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Impact of Federal Capacity Funds

Whether it be investments in research to combat invasive species or outreach efforts to build healthier communities, Federal Capacity Funds from the U.S. Department of Agriculture’s National Institute for Food and Agriculture (NIFA) provide vital support for a broad base of critically important programs that address local, state and national issues. At Cornell University, no other source of continuous funding addresses such a broad array of real-time, real-world issues important to our citizens, our food supply, our environment, and our future.

The $6 million project portfolio managed by CUAES supports an average of 175 researchers in three colleges. If projects also include an outreach and extension component, they might receive additional funding from Cornell Cooperative Extension, who manages Federal Capacity Funds from the Smith-Lever program.

In addition to directly addressing a range of important issues facing our region and especially New York State, funded research projects also enable faculty to be more competitive in applying for subsequent research funding from other sources.

View all currently active projects (pdf)

Read about the impacts of selected projects from previous funding cycles below. 

Impacts of Research Funded by Federal Capacity Funds

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Researchers use algae-based animal feed to produce healthier meat

Jan 22, 2019

Feeding chicks with algal biomass left after biofuel fermentation increases the amount of omega-3 fatty acids in the chicken. This provides added health benefits to the public, while reducing the need for soybean or corn-based chicken feed. Impact statement

School kids help monitor invasive fish species

Nov 1, 2018

This team has engaged students from 60 schools in monitoring the presence and spread of invasive fish species through water sampling and analysis of environmental DNA. These invasives threaten aquaculture, sport fisheries, water quality, and the environment. While fueling the students' interest in science, they help to provide the data from across the state for early detection and action. Impact statement | Read more

Improving the nutritional value of sweet corn

May 3, 2018

Sweet corn is the third most commonly consumed vegetable in the United States. Improving its nutritional quality through plant breeding is a cost-effective and sustainable approach to help at-risk segments of the New York population consume the daily recommended amount of important nutrients, such as provitamin A and vitamin E. Impact statement | Read more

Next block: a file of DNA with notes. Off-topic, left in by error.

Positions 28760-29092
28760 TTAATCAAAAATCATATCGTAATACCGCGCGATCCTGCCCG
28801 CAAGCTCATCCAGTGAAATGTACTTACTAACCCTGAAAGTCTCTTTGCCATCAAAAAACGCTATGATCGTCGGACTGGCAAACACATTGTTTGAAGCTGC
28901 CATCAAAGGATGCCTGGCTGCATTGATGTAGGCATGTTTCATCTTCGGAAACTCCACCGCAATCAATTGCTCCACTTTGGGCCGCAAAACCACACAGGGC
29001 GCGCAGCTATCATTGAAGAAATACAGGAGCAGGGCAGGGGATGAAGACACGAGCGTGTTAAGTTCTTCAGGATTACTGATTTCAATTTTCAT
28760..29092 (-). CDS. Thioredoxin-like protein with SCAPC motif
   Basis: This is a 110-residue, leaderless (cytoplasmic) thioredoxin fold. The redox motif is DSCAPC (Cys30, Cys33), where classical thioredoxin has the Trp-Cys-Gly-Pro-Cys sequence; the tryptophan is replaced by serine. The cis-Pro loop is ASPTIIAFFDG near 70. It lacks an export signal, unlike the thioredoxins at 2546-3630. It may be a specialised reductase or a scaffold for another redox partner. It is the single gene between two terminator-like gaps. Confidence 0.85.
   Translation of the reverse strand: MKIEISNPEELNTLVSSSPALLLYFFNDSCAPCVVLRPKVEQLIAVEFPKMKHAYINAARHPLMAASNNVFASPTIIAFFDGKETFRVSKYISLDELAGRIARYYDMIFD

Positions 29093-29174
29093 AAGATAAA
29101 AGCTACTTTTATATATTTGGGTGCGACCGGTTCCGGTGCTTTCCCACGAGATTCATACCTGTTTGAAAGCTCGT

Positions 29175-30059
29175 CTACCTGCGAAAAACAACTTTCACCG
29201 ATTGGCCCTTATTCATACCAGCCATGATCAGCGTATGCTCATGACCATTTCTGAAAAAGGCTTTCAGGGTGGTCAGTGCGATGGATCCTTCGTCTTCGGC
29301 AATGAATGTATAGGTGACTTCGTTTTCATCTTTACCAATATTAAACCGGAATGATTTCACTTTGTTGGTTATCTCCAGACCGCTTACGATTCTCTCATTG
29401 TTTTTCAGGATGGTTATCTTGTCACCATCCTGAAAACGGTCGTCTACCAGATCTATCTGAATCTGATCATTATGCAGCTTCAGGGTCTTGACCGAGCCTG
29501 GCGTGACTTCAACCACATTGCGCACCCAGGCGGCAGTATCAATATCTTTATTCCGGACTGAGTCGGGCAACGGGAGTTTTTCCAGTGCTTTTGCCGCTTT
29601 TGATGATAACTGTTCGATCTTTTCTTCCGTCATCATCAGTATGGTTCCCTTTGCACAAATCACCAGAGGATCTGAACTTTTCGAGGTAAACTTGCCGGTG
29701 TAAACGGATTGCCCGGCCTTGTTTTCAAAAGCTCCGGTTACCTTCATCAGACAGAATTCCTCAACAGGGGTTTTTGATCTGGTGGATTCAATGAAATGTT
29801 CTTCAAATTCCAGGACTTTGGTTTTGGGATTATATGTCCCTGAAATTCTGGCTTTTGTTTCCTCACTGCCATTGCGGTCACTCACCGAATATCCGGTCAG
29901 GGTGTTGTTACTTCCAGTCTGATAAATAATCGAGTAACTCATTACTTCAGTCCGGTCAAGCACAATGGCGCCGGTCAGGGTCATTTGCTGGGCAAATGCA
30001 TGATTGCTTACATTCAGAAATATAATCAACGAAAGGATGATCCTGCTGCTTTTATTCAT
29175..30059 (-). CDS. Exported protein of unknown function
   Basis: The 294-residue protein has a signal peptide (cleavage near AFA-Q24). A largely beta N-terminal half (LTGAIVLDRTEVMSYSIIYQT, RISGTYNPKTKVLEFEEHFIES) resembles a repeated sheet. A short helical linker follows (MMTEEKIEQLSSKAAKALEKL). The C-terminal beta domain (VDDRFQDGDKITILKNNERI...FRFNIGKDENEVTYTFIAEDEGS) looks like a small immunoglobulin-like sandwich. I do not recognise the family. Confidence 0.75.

Climate change and invasive mussels in New York lakes

May 2, 2018

New York`s lakes are a critical resource, and climate change and invasive mussels are two of the biggest threats to these lakes. How much they interact and change the lake ecology and water quality depends on the lake. The General Lakes Modeling System, expanded and tested by this team, is now used worldwide for assessing the effects of climate change and human activities on lake systems. Impact statement | Read more

Sustainability of perennial bioenergy crops on marginal soils

May 1, 2018

Bioenergy production in the Northeast will primarily need to use idled marginal lands to avoid competition for prime farmlands. This team explores, which perennial bioenergy crop varieties can flourish on poorly drained soils or with other challenging soil conditions not suitable for food crops, and how to improve yield under these conditions. Impact statement | Read more

Calves

Improving the economic and environmental sustainability of dairy farms

Apr 29, 2018

Maximizing milk production while minimizing monetary and environmental costs are critical to success for dairy farmers. Managing dairy cows during their transition period to lactation remains the most challenging phase of the lactation cycle. The study identified significant opportunities for improved feeding management during that transition. Impact statement 

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